The climate is mild to warm and generally humid to sub-humid. Summer temperatures are warm, with February means ranging from 13.1 to 21.9 °C (55.6 to 71.4 °F) at Portland to 11.1 to 26.6 °C (52.0 to 79.9 °F) in the northern part of the plain. Rainfall in summer is not uncommon but is only rarely heavy; though in March 1946 rains of up to 300 millimetres (12 in) in a week constitute easily the heaviest falls in the district. In winter, temperatures typically range from minima of around 5 °C (41 °F) to maxima of 12 to 13 °C (54 to 55 °F), and rainfall is very frequent and reliable, averaging from 550 mm (22 in) in the driest area around Lake Bolac to 832 mm (32.8 in) at Portland. In the Otway Ranges, summers are mild, averaging around 20 °C (68 °F), whilst winters are cold and very wet, with maxima averaging around 9 to 10 °C (48 to 50 °F) and rainfall averaging about 2,250 mm (89 in) with extremes in June 1952 as high as 538 mm (21.2 in) at Weeaproinah and a Victorian record 891 mm (35.1 in) at nearby Tanybryn.
The Western District was well-populated by Aboriginal Victorians at the time colonisation began. For example, the ancestors of the Gunditjmara people lived in villages of weather-proof houses with stone walls a metre high, located near eel traps and aquaculture ponds at Lake Condah and elsewhere - on just one hectare of Allambie Farm, archaeologists have discovered the remains of 160 house sites.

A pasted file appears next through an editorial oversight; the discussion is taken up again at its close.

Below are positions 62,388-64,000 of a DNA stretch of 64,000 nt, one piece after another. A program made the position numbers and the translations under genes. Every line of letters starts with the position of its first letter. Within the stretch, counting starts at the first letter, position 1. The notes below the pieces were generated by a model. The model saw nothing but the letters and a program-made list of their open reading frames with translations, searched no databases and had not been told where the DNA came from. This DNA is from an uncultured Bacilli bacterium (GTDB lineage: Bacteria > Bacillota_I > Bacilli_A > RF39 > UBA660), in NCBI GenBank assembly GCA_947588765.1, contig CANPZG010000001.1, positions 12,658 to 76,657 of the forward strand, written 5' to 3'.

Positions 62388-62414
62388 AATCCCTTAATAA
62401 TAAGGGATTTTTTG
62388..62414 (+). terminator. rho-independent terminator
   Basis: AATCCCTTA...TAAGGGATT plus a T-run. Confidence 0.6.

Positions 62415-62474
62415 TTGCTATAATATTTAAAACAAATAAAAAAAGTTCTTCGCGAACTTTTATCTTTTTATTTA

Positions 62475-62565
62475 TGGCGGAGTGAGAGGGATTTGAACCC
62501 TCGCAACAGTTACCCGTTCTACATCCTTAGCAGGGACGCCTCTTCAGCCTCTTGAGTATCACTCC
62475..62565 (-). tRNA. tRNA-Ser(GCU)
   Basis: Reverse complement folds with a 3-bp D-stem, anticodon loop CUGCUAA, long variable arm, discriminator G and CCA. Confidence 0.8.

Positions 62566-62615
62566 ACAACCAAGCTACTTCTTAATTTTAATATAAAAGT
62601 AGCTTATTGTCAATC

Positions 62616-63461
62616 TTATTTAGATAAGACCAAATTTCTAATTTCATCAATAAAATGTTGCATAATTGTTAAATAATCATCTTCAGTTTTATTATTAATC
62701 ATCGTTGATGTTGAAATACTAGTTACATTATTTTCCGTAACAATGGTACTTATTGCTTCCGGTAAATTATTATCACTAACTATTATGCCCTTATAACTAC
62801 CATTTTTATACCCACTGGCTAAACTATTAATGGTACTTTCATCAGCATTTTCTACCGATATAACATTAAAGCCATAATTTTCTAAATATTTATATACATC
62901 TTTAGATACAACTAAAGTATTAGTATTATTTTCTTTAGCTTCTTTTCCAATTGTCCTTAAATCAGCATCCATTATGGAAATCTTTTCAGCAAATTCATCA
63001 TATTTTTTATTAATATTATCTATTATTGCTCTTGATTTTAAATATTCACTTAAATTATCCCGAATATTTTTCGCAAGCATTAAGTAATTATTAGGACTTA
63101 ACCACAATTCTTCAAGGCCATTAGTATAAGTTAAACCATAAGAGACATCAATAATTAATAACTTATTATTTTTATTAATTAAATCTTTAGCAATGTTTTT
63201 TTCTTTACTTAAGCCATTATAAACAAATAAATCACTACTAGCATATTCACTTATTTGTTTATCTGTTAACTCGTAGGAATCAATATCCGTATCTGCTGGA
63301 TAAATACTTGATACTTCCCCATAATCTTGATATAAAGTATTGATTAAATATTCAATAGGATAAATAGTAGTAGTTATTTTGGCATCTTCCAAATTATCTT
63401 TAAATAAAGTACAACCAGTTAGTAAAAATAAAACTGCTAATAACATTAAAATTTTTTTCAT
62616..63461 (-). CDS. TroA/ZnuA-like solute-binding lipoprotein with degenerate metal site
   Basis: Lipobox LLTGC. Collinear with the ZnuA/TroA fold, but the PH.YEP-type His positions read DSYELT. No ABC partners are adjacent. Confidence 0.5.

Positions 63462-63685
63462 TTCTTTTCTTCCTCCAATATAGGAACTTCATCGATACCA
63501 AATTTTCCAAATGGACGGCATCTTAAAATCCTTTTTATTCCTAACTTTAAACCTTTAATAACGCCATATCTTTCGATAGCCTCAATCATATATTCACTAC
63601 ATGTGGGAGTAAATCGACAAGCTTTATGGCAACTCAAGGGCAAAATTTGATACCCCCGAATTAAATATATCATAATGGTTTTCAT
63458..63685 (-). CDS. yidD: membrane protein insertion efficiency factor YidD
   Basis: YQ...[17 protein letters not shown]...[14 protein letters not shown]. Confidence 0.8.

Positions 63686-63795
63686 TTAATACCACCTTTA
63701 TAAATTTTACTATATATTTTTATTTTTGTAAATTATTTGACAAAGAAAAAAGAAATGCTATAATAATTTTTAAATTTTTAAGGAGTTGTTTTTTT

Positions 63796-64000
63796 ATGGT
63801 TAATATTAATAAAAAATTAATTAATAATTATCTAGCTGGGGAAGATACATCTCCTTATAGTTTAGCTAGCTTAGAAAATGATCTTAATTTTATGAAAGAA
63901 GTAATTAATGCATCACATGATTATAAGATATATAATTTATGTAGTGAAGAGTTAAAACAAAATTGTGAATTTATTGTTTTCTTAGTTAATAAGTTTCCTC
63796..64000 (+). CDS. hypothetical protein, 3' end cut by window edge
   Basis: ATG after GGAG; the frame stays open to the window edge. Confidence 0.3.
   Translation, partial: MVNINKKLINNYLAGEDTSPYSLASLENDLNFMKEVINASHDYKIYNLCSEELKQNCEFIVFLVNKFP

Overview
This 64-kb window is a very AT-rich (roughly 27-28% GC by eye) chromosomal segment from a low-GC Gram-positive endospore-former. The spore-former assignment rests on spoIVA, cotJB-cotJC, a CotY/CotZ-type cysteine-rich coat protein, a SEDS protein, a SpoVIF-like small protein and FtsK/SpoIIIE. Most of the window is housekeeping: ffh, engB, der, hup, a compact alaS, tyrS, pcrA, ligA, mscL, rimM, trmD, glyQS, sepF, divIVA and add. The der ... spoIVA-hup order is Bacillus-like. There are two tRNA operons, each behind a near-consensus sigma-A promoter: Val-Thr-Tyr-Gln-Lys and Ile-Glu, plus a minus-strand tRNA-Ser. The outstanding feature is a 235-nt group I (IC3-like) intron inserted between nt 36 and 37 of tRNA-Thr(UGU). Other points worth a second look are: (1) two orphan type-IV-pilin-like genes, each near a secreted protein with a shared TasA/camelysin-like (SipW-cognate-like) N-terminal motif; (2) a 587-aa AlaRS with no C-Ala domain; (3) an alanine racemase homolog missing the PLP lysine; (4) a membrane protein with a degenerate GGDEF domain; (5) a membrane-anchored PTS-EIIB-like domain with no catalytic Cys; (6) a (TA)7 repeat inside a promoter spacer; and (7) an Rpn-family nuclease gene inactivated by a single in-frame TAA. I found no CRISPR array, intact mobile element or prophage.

Pioneer Edward Henty wrote in his diary on 3 December 1834:
Pulled [rowed] over in the whale boat to Dutton's River. Light wind from the N.E. Very warm. Arrived at 6 p.m., made the boat fast in the middle of the river, and started three days' walk in the bush accompanied by H Camfield, Wm Dutton, five men, one black woman and 14 dogs, each man with a gun and sufficient quantity of damper to last for the voyage.
In the 5 December entry Henty wrote:
On descending the hill we saw a native. He immediately ran on seeing us. He was busily employed pulling the gums from the wattle trees.
Both the Henty brothers and Captain Griffiths (who settled at Port Fairy in 1836), combined whaling and farming. The district was explored by Thomas Mitchell in 1836 who identified the area's potential for grazing. Charles Tyers was the first to survey the area in 1839. Sheep were first brought to the district in 1836 by Thomas Manifold at Port Henry, near Geelong, and rapidly occupied the whole district. By 1840 squatters occupied almost all the district.